- Journal Archives
- Volume 17
- Volume 16
- Volume 15
- Volume 14
- Volume 13
- Volume 12
- Volume 11
- Volume 10
- Volume 9
- Volume 8
- Volume 7
- Volume 6
- Volume 5
- Volume 4
- Volume 3
- Volume 2
- Volume 1
In the news . . .
Comcast’s win in district court regarding 1993 FCC rule allows it to pursue more than 30% of cable market.
Musician John Mayer must dish out $25,000 to charity selected by TMZ for losing bet over not-so-secret mug shot.
Michael Jackson’s death officially ruled a homicide by coroner, but some aren’t so sure.
Apple decides to allow users to stream music through Spotify app even though service may compete with iTunes.
With NFL season quickly approaching, Third Circuit panel reverses district court over Delaware’s gambling plans.
As sales of the device drop, TiVo hopes to win patent case against DVR producers and secure licensing fees from competitors.
Tagged with: advertising • Apple • BALCO • career • celebrities • Comcast • contracts • courts • criminal law • Delaware • DVR • entertainment • FCC • financial • Fourth Amendment • FRCP • gambling • government • homicide • intellectual property • internet • iTunes • JETLaw • John Mayer • lawsuits • legislation • Michael Jackson • monopoly • mugshot • music • NFL • patents • privacy • sports • Spotify • technology • TIVO • TMZ • U.S. Constitution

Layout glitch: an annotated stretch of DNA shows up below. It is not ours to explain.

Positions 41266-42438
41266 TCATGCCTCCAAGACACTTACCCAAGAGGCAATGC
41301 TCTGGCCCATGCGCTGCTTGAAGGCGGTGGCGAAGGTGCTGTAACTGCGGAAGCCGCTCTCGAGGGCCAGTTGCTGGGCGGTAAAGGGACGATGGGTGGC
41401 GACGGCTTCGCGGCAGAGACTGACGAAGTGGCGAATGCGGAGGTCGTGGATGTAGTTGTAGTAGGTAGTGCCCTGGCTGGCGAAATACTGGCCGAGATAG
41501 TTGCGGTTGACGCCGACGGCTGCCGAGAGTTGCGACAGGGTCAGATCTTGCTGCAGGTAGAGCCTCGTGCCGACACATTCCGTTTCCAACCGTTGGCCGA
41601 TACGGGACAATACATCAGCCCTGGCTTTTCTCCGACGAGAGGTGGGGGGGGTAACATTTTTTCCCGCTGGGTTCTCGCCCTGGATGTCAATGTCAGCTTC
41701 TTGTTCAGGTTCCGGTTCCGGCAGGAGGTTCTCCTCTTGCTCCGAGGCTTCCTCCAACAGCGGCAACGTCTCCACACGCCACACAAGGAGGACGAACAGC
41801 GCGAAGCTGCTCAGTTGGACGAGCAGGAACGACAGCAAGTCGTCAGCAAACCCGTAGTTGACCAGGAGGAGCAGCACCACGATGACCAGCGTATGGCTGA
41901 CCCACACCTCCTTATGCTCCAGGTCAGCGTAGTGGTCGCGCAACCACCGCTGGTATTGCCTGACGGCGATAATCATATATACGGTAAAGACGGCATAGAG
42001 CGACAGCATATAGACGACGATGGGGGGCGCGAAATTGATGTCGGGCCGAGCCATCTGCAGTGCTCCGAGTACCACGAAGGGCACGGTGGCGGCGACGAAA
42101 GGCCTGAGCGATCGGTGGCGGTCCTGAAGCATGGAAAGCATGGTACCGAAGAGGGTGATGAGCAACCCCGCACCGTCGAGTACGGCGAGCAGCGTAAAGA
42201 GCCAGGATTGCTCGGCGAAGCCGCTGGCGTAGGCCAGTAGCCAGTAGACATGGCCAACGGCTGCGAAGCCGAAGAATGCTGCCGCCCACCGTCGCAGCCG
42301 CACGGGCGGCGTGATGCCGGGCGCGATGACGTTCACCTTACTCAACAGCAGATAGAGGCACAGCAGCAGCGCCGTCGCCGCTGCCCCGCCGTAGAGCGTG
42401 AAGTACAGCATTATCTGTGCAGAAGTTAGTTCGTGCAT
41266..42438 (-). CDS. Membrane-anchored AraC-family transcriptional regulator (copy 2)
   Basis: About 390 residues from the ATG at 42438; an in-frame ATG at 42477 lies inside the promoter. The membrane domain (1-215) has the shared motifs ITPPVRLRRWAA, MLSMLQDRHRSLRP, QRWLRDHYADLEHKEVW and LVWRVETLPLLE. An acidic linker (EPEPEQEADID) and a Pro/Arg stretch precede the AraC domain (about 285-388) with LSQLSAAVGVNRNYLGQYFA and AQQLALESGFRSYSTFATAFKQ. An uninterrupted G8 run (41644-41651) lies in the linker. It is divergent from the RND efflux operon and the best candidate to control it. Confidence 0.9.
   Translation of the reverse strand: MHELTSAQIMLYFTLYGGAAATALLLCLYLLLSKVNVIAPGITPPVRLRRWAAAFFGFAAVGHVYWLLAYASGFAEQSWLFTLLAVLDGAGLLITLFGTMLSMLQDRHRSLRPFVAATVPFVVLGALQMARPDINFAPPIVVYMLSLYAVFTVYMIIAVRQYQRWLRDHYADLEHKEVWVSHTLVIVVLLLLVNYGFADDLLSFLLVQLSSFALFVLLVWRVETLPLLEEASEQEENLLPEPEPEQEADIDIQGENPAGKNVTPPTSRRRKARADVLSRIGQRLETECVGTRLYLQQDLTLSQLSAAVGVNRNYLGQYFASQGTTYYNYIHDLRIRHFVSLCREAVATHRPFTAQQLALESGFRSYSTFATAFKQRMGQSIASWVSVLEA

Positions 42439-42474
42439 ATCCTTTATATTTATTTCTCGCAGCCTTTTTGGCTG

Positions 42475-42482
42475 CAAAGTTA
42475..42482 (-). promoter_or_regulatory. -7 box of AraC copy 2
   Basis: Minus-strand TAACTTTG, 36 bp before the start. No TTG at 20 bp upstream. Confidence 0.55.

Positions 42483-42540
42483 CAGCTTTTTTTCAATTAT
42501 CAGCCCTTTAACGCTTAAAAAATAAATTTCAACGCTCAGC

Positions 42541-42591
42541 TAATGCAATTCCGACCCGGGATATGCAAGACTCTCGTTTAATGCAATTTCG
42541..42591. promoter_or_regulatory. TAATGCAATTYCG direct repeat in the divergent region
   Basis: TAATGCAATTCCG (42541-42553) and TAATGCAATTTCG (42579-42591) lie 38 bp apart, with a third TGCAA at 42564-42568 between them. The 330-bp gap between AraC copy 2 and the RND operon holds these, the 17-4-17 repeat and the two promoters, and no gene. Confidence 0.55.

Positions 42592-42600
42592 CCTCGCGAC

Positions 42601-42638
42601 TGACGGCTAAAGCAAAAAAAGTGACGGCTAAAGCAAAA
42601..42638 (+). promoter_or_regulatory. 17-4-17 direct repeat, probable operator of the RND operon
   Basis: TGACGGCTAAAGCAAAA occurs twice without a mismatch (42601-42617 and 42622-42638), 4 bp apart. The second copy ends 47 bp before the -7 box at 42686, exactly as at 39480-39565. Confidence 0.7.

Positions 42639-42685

Recent Blog Posts
- EU Charges Google with Antitrust Violations
- After Adobe, will more data breach cases survive a standing challenge?
- Can the FCC Create Net Neutrality?
- AT&T Levied with the Largest Privacy and Data Security Action the FCC has Ever Taken
- MLBPA Contemplates Legal Action Against the Cubs
- Monday Morning JETLawg
Tagsadvertising antitrust Apple books career celebrities contracts copyright copyright infringement courts creative content criminal law entertainment Facebook FCC film/television financial First Amendment games Google government intellectual property internet JETLaw journalism lawsuits legislation media medicine Monday Morning JETLawg music NFL patents privacy progress publicity rights radio social networking sports Supreme Court of the United States (SCOTUS) technology telecommunications trademarks Twitter U.S. Constitution